blog post What is a customer journey?
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What is a customer journey?

The customer journey (or customer experience journey) describes the entire process that a (potential) customer goes through, starting when they first become aware of the company right through to the purchase and beyond. Companies should make this journey as customer-centric as possible.

25. Juli 2023·5min

The customer journey refers to the various interfaces between a company and its customers. It describes the phases a person goes through until they reach their goal (acquiring a product or service) and have thereby satisfied their requirements.

Even though prospects and leads are only deemed to be customers once they’ve made a purchase, the term ‘customer’ is normally used for the entire journey. For McKinsey & Company, the customer journey encompasses every interaction and experience that a person has with the brand:

«Customer journeys are the complete set of interactions that a consumer has with a brand for any given task or decision.»
McKinsey & Company 2013
The customer journey: how to guarantee satisfied customers

Every customer passes through various phases during this journey. The more aligned the company is with people’s needs, the more likely it is that prospects will remember positive experiences and then make a purchase and remain loyal.

The customer journey is therefore a key concept in customer centricity – or the recipe for success: after all, how can a total stranger become a happy customer if the company doesn’t focus on their needs and gear every touchpoint towards potential users?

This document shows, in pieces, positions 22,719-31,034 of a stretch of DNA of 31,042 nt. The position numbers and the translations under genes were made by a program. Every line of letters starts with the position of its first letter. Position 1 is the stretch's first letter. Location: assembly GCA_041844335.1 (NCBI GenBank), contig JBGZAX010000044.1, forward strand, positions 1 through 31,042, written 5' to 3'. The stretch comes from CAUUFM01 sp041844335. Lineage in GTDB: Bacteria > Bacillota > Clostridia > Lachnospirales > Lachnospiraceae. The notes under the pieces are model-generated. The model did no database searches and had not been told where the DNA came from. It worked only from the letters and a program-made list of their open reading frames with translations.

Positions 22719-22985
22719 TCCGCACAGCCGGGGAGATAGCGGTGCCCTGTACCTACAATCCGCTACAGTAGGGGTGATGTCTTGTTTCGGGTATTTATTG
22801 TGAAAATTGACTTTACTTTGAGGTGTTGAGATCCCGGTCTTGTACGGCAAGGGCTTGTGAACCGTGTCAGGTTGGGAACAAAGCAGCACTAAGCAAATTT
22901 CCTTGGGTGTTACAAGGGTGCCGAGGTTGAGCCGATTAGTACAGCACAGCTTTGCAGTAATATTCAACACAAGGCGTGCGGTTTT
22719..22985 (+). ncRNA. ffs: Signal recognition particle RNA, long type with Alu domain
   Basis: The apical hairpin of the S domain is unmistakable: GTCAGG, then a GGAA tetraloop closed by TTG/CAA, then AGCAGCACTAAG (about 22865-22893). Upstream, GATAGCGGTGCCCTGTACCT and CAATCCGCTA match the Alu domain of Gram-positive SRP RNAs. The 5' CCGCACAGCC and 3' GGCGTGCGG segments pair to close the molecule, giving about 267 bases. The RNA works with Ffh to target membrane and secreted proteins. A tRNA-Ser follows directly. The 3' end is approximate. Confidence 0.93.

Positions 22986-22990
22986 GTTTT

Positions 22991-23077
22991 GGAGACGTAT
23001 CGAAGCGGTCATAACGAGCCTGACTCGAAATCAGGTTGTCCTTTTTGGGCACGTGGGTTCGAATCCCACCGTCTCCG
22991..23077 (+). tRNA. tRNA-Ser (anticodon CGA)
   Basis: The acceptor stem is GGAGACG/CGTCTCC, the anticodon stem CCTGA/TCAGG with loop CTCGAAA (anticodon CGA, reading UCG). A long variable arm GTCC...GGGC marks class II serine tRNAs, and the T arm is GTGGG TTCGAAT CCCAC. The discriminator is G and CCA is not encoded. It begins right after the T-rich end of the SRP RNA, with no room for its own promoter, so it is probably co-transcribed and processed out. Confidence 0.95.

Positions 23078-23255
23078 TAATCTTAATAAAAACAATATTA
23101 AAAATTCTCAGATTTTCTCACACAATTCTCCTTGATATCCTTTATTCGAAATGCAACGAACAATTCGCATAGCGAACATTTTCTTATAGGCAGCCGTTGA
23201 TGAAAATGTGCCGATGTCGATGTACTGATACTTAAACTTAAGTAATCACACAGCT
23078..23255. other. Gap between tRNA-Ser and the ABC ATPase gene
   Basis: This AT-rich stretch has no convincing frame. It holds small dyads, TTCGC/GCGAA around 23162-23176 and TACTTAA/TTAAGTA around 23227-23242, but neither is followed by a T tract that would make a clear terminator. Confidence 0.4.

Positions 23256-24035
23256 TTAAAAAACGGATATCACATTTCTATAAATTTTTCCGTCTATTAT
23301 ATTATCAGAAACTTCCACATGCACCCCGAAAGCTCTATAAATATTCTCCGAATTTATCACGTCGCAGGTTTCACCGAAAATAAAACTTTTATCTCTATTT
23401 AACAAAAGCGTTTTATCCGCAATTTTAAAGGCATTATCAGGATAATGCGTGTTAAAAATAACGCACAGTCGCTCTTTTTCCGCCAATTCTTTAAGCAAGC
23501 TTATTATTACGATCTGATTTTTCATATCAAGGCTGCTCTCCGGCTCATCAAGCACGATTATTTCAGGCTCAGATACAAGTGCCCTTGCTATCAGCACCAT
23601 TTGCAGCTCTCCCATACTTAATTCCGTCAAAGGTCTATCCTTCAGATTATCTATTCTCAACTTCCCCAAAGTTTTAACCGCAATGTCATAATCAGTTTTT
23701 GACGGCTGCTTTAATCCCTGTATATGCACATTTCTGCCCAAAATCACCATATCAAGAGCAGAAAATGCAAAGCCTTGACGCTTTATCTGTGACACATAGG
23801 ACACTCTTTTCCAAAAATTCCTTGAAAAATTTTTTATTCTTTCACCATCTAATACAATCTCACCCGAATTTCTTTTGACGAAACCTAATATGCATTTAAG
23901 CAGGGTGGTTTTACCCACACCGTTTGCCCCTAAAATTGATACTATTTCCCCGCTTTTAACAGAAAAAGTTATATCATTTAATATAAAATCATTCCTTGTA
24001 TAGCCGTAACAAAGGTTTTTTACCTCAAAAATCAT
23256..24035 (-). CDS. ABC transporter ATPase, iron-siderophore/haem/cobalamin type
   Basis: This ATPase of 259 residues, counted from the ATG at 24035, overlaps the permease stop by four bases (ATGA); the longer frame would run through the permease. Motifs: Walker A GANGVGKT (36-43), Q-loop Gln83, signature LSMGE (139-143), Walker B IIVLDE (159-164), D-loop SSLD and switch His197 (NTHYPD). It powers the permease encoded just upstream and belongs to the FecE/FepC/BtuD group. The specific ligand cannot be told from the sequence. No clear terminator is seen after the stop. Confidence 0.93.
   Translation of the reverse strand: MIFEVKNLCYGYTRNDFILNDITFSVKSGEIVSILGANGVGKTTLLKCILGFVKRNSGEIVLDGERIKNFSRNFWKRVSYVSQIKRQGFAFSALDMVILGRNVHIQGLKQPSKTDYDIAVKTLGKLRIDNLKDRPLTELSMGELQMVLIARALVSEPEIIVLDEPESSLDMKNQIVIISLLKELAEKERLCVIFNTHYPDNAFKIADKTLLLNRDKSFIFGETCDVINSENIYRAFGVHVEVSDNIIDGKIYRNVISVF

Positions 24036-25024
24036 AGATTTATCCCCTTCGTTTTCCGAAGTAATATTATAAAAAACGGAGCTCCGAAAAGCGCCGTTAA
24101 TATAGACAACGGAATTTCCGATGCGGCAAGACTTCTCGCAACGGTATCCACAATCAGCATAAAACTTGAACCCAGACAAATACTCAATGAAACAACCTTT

What are the phases in the customer journey?

The customer journey generally comprises several phases, roughly divided into pre-purchase, purchase, and post-purchase. McKinsey presents the customer decision as having five stages:

Source: Customer Journey (
Source: Customer Journey (
  1. Awareness: The customer becomes aware of a need or problem.
  2. Familiarity: They then understand that there might be a solution to the problem and thus familiarize themselves with the company.
  3. Consideration: The prospect does some research, looks for and/or receives advice, and compares offers.
  4. Purchase: If the customer has been suitably convinced, the purchase decision is made. Smooth and straightforward processes are important here in order to make this phase pleasant from the customer’s perspective.
  5. Loyalty: Customers can still be reached in the post-purchase phase via personalized service, regular communication, or special offers and promotions, thereby establishing a long-term customer relationship.

The customer journey is rarely linear: there may be some unforeseeable detours, but it can also vary according to the provider and the way in which customer behavior evolves. It’s vital that a company should react to changes and regularly scrutinize its level of customer centricity. As a company, you can try asking yourself the following question: What are you offering, who are you offering it to, when and how are you doing this, and why?

If companies evaluate and understand the customer journey, they can identify weak points, optimize the customer experience, and thereby become more successful.

Would you like to learn more about how you can measure and optimize your company’s customer centricity? If so, please get in touch and we’ll be delighted to advise you in person.